6. The Official Site for Authentic Happiness by Martin Seligman

Long discussion on disgust which is uniquely human and probably developed when we started eating meat ( p.137 )Earlier 4 - Four moral modules and the emotions and virtues associated with them - from Jonathan Haidt & Craig Joseph (2004)

The Happiness Hypothesis By Jonathan Haidt

The Happiness Hypothesis by Jonathan Haidt 320pp, William Heinemann, £18.99

The Happiness Hypothesis by Jonathan Haidt (2006) | …

Kashdan, T. (2004). The assessment of subjective well–being (issues raised by the Oxford Happiness Questionnaire). , (5), 1225–1232. doi:10.1016/S0191–8869(03)00213–7. This commentary raises conceptual issues related to recent efforts to develop measures of subjective wellbeing (SWB). Specifically, Hills' and Argyle's (2002) article on the development of the 29–item Oxford Happiness Questionnaire (OHQ), and its predecessor, the 20–item Oxford Happiness Inventory (Argyle, Martin & Crossland, 1989). Instead of assessing the structure of subjective well–being (SWB), items of the OHQ tap into self–esteem, sense of purpose, social interest and kindness, sense of humor, and aesthetic appreciation. The item content of the OHQ fails to differentiate the assessment of SWB from the predictors, correlates, and consequences of SWB. In contrast to published SWB findings with other measures, data are presented suggesting that the OHQ has artificially inflated correlations with those constructs tapped by the OHQ: self–esteem, sense of purpose, and social interest/extraversion. The operationalization of SWB by the OHQ is not based on relevant definition and theory and appears to invite nonrandom error into the study of SWB. The article concludes with an appeal for the use of more stringent conceptual and analytic approaches.

The Happiness Hypothesis – Experience Life

King, L. A., & Hicks, J. A. (2007). Whatever happened to "What might have been"? Regrets, happiness, and maturity. , (7), 625–36. doi:10.1037/0003–066X.62.7.625. Although lost opportunities and mistaken expectations are unpleasant to think and talk about, these experiences may have a role to play in personality development. Drawing on research using narratives of lost possible selves, the authors review the relations of regrettable experiences to 2 important and independent aspects of maturity, happiness and complexity. Thinking about a lost possible self is related to concurrent regrets, distress, and lowered well–being; however, elaborating on a lost possible self is related, concurrently, to complexity and predicts complexity, prospectively, over time. In this article, the authors describe the role that regrettable experiences have in promoting both happiness and complexity. Finally, expanding on previous work, the authors examine potential affordances of happy maturity and suggest psychological capacities that may promote happy maturity.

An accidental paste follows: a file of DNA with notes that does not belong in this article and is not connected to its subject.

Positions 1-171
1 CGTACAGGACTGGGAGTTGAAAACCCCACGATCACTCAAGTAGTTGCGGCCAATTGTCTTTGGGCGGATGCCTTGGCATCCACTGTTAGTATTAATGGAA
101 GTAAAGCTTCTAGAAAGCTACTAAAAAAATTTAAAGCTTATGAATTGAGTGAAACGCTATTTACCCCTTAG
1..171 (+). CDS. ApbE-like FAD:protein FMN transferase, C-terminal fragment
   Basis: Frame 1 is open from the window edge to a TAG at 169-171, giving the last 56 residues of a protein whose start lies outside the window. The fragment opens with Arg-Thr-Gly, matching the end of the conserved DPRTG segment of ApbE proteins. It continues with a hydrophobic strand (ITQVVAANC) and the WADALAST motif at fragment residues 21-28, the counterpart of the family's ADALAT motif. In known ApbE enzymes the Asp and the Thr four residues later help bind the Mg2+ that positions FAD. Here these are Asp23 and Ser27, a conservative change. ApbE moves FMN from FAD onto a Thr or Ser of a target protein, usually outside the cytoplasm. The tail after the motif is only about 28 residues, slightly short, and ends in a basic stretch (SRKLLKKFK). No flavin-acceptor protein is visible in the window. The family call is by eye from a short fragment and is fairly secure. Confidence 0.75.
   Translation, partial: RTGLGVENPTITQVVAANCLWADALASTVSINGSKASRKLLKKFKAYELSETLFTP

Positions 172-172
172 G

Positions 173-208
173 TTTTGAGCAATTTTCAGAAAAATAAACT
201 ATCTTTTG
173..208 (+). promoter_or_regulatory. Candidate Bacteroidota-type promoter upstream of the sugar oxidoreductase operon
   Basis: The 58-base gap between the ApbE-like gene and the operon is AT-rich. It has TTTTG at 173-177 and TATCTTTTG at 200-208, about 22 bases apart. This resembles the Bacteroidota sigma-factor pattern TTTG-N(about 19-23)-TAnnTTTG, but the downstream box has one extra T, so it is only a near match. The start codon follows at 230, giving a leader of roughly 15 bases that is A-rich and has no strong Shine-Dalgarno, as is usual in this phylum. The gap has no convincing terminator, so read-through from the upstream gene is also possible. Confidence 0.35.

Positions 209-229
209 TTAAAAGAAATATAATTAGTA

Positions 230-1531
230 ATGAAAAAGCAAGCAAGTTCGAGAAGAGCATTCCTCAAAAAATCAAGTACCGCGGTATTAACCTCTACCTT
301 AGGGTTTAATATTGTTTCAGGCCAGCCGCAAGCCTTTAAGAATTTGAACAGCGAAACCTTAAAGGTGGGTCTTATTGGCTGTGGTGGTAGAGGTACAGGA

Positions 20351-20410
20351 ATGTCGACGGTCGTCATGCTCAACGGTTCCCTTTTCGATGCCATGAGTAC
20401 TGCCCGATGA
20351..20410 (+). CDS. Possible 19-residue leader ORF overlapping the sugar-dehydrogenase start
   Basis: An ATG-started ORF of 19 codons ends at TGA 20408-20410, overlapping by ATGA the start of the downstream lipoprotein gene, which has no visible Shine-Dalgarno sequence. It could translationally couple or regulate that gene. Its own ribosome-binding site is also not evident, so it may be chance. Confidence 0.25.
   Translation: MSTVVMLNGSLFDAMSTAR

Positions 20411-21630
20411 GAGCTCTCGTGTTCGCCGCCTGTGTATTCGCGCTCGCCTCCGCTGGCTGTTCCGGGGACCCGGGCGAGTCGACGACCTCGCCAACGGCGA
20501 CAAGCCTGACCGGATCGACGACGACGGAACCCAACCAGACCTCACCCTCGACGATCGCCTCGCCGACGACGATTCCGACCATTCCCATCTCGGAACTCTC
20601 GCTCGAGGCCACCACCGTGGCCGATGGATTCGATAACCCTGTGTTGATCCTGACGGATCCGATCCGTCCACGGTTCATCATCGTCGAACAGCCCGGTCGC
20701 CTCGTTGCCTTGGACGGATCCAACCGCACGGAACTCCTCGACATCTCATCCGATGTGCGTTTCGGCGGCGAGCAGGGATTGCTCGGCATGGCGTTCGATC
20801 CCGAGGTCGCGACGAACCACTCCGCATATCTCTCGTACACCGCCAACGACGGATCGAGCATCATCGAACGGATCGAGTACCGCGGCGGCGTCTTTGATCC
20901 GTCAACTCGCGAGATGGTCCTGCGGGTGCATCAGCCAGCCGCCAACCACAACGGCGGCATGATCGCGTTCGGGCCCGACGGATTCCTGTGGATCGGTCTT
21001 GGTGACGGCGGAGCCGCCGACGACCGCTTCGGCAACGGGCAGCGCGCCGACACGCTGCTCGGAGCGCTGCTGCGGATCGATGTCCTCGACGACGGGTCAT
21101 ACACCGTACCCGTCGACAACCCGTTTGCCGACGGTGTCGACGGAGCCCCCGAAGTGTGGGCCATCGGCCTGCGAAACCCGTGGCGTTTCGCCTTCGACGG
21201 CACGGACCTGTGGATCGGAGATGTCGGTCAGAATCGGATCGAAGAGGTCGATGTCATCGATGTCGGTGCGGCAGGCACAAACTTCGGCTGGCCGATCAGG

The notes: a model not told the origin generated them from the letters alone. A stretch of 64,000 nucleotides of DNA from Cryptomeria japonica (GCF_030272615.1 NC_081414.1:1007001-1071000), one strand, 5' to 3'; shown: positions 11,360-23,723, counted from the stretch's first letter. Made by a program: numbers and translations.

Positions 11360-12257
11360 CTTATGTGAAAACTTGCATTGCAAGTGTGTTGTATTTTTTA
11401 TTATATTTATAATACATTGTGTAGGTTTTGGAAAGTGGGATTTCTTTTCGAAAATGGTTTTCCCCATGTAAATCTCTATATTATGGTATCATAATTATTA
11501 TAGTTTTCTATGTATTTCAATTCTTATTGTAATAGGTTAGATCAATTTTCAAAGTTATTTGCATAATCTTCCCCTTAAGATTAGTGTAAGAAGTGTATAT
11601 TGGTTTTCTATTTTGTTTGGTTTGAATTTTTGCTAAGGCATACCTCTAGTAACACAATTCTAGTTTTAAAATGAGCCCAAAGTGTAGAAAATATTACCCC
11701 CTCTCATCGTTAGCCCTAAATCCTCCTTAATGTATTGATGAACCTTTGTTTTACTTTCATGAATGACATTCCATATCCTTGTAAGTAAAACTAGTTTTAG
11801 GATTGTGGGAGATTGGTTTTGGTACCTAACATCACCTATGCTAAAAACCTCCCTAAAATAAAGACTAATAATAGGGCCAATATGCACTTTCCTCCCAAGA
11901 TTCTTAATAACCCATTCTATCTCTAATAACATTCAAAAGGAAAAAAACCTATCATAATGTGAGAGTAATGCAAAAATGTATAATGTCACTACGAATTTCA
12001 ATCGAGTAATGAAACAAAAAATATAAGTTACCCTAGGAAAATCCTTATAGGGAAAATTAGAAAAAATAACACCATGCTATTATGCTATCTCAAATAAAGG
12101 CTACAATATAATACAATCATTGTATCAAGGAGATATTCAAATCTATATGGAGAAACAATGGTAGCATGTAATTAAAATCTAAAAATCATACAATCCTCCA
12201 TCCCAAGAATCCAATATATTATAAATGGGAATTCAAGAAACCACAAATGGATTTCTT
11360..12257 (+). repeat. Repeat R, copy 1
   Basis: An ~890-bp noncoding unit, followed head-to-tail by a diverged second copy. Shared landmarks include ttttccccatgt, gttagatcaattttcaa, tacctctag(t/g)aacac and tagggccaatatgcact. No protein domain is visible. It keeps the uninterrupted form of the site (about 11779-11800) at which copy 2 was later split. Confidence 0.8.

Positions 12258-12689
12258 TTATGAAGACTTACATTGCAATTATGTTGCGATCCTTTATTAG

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The Happiness Hypothesis, by Jonathan Haidt

I think it’s a valid assumption that readers of this newsletter are looking to expand their knowledge of positive psychology in ways that will benefit their clients (or students, colleagues, family, employees, etc.) as well as themselves. With that in mind, I want to recommend to you Jon Haidt’s new book, The Happiness Hypothesis. If you’re wondering just when you would have time in your schedule to read it, and whether it would be worth your attention, just consider the dual subtitles: "Finding Modern Truth in Ancient Wisdom" and "Why the Meaningful Life is Closer Than You Think." If the content fulfills the promise of the cover (and for me, it does), you will want to make the time.

Happiness Hypothesis (06) by Haidt, Jonathan [Paperback (2006)] 2006

The content of Jon's book is based on 10 Great Ideas gleaned from classical thought but examined through a contemporary lens, one which takes into account the latest scientific research in biology, psychology, sociology and other related fields. In examining ancient writings from India, China, and the Mediterranean cultures -- as well as more recent works from the past 500 years—he found that many works of wisdom are congruent with the precepts of positive psychology. Where the tenets of these sources diverge, the departures are often as instructive as the parallels. Both sources seek to promote happiness and meaning in life. Jon skillfully sifts the old and new to determine which advice works best today, and his contemporary lens of scientific research provides compelling explanations for why it works.

Book Review: The Happiness Hypothesis - Greater Good

Seligman introduced positive psychology as "a movement" during his term as president of the APA in 1998. He and Csikszentmihalyi followed up in 2000 with a paper introducing a special issue of the , devoted to positive psychology. In this seminal article, the authors presented positive psychology as a corrective to what they described as the dominant approach of modern psychology: the disease model of human functioning. The authors described three levels of analysis including the subjective (about valued subjective experiences like well–being, contentment, hope, optimism, flow and happiness); the individual level (positive psychological traits like the capacity for love, vocation, courage, perseverance, forgiveness, spirituality, high talent and wisdom) and the group level (civic virtues and institutions that facilitate citizenship, responsibility, nurturance, altruism, civility, moderation, tolerance and work ethic). The authors were hostile to the earlier efforts of humanistic psychology and called for the use of rigorous scientific standards in examining the psychology of positive human functioning (although, much of Seligman's recent research has been done using questionnaires distributed and answered through the Internet).